Sunday, March 29, 2009

Low Hanging Fruit

Like many people, our sense of security, based on relatively high earning power, careful and cautious investment in the stock market and real estate, fell apart practically overnight. We should have seen it coming and in many ways we did. But we ignored it, willfully. We made ourselves believe that we just didn't understand the markets, that economics followed some other laws of existence, that even though we knew in our bones that something was very wrong with the way we, and most other people and institutions were operating, the markets would adjust, correct themselves.

So when things fell apart, we spent a few months convincing ourselves things had not fallen apart. We tossed and turned all night; we ate our own livers with nervous fear.

I'd also been for a long time feeling overwhelmed and sad about the destructive way we live -- eating factory farmed food that treats animals like objects and the earth like a big trash can, stuff made in a world economy that treats people in other countries like objects, excessive and obscene habits of consumption that we pass on to our children.

Then it occured to me that true security and peace is not based on how much we earn, how much we invest, or how much we own, but on how we live. True security is based on not needing a whole lot, on being creative producers instead of mindless consumers.

I set out to reevaluate and transform our lives. In just a few months I feel like we're living different lives. We sleep better; we work together on projects; our house looks better. We spend less and less time shopping and more and more time living.

In some ways, we're still in the easy part. We're in charted territory. Who knows what the future holds.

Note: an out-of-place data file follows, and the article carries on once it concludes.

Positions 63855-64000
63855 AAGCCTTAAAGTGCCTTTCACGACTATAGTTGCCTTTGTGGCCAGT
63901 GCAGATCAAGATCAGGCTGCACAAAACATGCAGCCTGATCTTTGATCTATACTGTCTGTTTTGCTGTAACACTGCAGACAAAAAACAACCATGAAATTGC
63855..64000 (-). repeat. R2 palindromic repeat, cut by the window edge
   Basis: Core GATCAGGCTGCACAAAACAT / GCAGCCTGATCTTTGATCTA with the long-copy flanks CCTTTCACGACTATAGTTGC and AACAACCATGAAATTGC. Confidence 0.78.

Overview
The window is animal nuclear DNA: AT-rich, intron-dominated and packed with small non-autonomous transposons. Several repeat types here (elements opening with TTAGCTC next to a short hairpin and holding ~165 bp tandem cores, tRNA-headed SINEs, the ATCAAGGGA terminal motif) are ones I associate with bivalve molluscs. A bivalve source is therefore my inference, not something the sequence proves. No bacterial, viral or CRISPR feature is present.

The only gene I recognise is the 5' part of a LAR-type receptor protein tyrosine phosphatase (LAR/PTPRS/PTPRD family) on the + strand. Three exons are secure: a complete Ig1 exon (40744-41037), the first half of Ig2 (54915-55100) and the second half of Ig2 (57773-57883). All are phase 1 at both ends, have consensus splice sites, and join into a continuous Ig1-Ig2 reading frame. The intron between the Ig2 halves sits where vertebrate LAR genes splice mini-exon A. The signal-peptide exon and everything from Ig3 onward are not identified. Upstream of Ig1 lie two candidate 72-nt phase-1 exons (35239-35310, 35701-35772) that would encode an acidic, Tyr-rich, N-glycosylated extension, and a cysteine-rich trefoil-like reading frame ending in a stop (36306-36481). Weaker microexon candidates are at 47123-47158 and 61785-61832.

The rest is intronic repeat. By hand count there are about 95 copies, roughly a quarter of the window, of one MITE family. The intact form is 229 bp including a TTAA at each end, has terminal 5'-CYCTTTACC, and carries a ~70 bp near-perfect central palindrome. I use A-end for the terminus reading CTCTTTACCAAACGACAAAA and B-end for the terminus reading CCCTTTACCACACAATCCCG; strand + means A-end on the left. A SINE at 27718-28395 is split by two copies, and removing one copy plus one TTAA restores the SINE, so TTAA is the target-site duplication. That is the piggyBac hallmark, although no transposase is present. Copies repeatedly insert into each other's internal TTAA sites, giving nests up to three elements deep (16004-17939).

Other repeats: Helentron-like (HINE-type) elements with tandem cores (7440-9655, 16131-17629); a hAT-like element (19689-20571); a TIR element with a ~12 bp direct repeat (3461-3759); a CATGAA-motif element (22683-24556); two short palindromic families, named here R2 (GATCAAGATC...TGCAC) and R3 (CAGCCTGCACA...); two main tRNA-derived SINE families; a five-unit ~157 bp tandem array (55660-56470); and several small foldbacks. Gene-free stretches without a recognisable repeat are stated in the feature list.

But we've made such progress. I've said before that I never set out precisely to save money. The idea was to create the kind of life that would feel relaxed, peaceful, secure, and useful. Nevertheless, I have been astonished at how much less we spend than we used to. In part, this is because we spent so carelessly in the past. In our own defense, most people that we know spend just as carelessly, perhaps more so, than we do. Nevertheless, it's true. We spent what we earned on things that ended up in landfill as fast as people lost faith in Bernie Madoff.

These few months have been just us picking the low hanging fruit off the vine. It's been making the easiest, most pleasurable changes first -- the ones that help us live better, from an economic, environmental, pleasure-creating, and ethical standpoint. Here are some examples:

1) Heating bills: I really love warm weather and like to keep the house warm in winter. In fact Widget Man and I had compromised at keeping the house at 79 when he was home. When he left, I'd often turn it to 80, 81, even 82. Imagine my surprise when it turned out that trading a t-shirt, shorts, and bare feet for a sweater, pants, and socks meant that 65 degrees was plenty warm. We even turned the heat off altogether for weeks at a time. Now I can't imagine how I used to stand weird, hot, heater air blowing in my face all the time.

2) Turning off lights, powering down the computer and other electronics. Surprise! It's easy to flip off switches. Takes almost no upper body strength.

3) Limiting driving. Why didn't I implement this before? Driving is a torturous combination of boring and stressful.

4) Having no-shopping-at-all weeks. We just decided that for a particular week we'd buy nothing at all. What a relief and time saver.

5) A no disposable policy. I switched to cloth napkins, dishcloths, homemade scrubbers and glass food storage. We still have a few rolls of plastic wrap and aluminum foil, but I reuse this stuff until it falls apart. After these rolls are gone, I won't buy anymore.

6) All homemade cleaning products -- very easy, and much more effective than commercial products. Promise.

9) Eating our own fruits and veggies, from the garden. The only things I still buy are bananas, clementines, avocados and just recently, I caved and bought a pineapple. O tempting tropical fruits, why can't I quit you?

9) Cooking from scratch

10) Hanging out about half our laundry. I have a system for this that actually makes it easier than using the dryer. More on this later.

11) No more bottled water

12) Homemade bath soap, shampoo, conditioner, lotion, and deodorant. Better for your skin and better for the environment.

Like I said, these are just a few little things. More will come to me later, I'll bet.

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